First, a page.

Funded by the Volkswagen Foundation, this international symposium was organised by the Dialogue of Civilizations Research Institute (Berlin) together with the Tajik National University in Dushanbe.
The topic was of crucial importance to the development of political economies in Central Asia: labour migration and brain drain.
The question was how brain drain, i.e., the migration of students and high-skilled workers to foreign countries, could be altered such that it becomes brain circulation, thus ultimately creating opportunities for ‘brain gain’.
Originally, the idea for this initiative arose from a meeting between Jürgen Grote (Dialogue of Civilizations [DOC] Research Institute) and Kairat Itibaev in autumn 2017. When Grote held a Marie Curie Chair in Public Policy at Charles University in Prague (2006–10), Itibaev was one of his students from Central Asia. In the meantime, Itibaev was registered for an additional degree at a Berlin-based university where he was working on issues related to labour migration and ‘brain drain’ in the Kyrgyz Republic. When discussing that topic with him and with Behrooz Gharleghi, a colleague, economist, and senior researcher at DOC Research Institute, it soon became clear that this type of problem perfectly fit the exigencies of our institute. Equally clear was the fact that more extensive comparative analysis would be required from an economic and socio-political standpoint to gain deeper insight. Indeed, labour migration and brain drain concern all countries in Central Asia, not only Kyrgyzstan. Supported by the then-head of the fundraising department at the DOC Research Institute, Carl Drexler, we began to evaluate the prospects of receiving funding for a research endeavour involving the entire region. Given the vast expertise in Central Asia’s scholarly community but scarce opportunities to engage in dialogue, such a project would have to bring together participants from relevant countries to discuss potential strategies to overcome the negative effects of brain drain and possibly initiate a virtuous cycle of ‘brain circulation’.
After in-depth study on the topic (Grote and Gharleghi were both newcomers to the field), we started looking for a local partner in the region and soon identified Professor Muzaffar Olimov of the Tajik National University (TNU) in Dushanbe, Tajikistan. Olimov was not only ideally placed but had studied labour migration for many years in countries across Central Asia. The three of us subsequently drafted an application which was then sent to the Volkswagen (VW) Foundation, a prestigious organisation that was running a Central Asian research programme. We eventually obtained a grant from VW to organise an international symposium in Dushanbe. Next, we shared our text online and published a call for applications via several international conferences and event platforms. We soon received some 60 declarations of interest together with brief abstracts of papers and presentations. In selecting the most promising, we tried to maintain a balance in terms of nationality, age, and gender. We also aimed to choose a mix of applications from leading scholars in the field as well as early career researchers. We finally achieved our goals by mid-October 2018. We received a high number of Tajik applicants given that the conference would take place in Dushanbe. We also received many enquiries from scholars in other parts of the region. Candidates came from Tajikistan, the Kyrgyz Republic, Kazakhstan, and Uzbekistan.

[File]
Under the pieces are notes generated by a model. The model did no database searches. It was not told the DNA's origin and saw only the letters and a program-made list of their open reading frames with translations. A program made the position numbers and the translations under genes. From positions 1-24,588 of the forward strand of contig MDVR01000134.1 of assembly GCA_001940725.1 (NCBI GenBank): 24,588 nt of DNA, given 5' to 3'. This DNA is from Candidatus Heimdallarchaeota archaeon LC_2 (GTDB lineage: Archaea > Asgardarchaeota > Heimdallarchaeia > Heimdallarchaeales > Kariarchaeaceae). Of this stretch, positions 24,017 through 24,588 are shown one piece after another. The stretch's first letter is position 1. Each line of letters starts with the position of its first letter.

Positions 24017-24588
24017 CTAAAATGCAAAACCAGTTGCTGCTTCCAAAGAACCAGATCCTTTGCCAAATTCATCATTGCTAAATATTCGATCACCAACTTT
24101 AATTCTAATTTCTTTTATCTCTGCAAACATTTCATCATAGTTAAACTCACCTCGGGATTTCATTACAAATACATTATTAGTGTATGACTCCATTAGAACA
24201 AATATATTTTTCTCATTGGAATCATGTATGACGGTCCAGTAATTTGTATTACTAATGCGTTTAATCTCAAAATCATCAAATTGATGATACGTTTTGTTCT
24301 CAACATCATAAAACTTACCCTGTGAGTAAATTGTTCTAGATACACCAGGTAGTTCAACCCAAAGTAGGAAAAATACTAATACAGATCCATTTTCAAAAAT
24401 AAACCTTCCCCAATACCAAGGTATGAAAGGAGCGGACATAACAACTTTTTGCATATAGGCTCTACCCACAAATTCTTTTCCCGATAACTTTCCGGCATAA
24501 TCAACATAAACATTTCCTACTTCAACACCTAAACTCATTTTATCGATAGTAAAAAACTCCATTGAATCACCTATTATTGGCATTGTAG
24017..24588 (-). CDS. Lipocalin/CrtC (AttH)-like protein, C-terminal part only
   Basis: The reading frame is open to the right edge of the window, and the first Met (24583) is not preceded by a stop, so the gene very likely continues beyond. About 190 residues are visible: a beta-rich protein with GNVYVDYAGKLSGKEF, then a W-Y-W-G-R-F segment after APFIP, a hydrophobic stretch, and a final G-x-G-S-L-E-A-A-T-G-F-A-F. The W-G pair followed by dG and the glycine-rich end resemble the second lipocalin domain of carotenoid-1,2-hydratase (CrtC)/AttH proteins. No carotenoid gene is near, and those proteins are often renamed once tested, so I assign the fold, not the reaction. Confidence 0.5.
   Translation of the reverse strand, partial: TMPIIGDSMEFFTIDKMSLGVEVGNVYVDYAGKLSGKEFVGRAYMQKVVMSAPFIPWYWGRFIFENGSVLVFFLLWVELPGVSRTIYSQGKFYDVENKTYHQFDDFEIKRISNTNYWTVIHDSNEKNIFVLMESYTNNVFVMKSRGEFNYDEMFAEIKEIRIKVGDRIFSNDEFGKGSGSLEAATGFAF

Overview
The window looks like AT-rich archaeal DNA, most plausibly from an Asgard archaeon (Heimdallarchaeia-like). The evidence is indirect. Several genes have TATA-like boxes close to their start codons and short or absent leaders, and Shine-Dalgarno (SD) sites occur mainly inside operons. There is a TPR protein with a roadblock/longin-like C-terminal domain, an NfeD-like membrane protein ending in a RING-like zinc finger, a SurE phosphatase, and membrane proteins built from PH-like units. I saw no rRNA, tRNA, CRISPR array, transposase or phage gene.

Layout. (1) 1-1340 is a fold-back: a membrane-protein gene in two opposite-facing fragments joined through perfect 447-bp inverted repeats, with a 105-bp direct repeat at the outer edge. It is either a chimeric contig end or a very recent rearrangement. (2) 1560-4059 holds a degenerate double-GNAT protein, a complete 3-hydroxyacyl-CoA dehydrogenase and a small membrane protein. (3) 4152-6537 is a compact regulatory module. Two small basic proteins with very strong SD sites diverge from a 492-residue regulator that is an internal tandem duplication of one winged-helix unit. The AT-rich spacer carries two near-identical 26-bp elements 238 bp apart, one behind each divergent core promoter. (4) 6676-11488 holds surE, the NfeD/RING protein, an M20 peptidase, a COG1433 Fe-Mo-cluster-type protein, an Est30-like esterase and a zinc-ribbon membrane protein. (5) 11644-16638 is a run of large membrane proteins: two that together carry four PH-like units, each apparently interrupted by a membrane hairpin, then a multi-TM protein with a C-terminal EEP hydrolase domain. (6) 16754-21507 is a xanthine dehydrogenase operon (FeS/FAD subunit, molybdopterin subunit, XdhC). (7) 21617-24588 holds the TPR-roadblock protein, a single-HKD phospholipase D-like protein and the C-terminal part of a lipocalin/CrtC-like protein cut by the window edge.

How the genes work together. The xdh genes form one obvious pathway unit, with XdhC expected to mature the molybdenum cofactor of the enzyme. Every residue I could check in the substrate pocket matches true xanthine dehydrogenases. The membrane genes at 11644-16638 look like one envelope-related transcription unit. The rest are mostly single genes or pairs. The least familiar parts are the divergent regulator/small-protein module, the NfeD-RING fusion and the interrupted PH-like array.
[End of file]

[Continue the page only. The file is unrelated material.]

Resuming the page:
While sending invitations from our Berlin offices, Olimov and his team also oversaw the logistics, arranged hotels, prepared handouts, identified professional translators, and reserved an ideal conference site on the TNU premises. Grote and Gharleghi anticipated an intriguing experience when leaving Berlin for Dushanbe; none of us had ever visited Central Asia. Our expectations were more than met upon arrival. Thanks to Olimov’s work and the efforts of members in DOC’s Moscow office (Professor Alexey Malashenko, Roman Okhotenko, and Maxim Mikheev), the event was more than perfect. The university’s main entrance was adorned with a large banner announcing our event, the lecture theatre was set up beautifully, all participants had arrived on time and were booked into their hotels, and lunch and dinner arrangements left nothing to be desired.
In retrospect, the most rewarding aspect of the symposium was the overwhelming response from conference participants. We were told while many events had addressed labour migration, our symposium was the first to promote true knowledge exchange embracing the entire region. Our three days in Dushanbe were invaluable in establishing networks across borders, age, gender, and fields of scholarly expertise. We would especially like to express our gratitude to the VW Foundation for having made this event possible and, of course, to the lively debate and contributions from conference participants. There was a unanimous sense that something similar should be organised in the near future – this time perhaps more focused on specific aspects of the brain drain phenomenon, such as the importance of remittances in countries of origin or the roles of migrant diasporas in receiving countries.
Regarding the texts from these proceedings, extensive reports from key speakers and from participants who supplied full papers or presentations are summarised in Part 1. An overview of the event appears in Part 2, followed by a policy brief and recommendations based on the preceding contributions and additional literature in Part 3.
You may also be interested in:
The coronavirus and global economic vulnerability
How to deal with the coronavirus recession: Social solidarity and state intervention
Eurasian partnership: A new balance of power?
The Africa-Europe relationship: A strategic outlook
A new Cold War or a roadmap for comprehensive and collective European security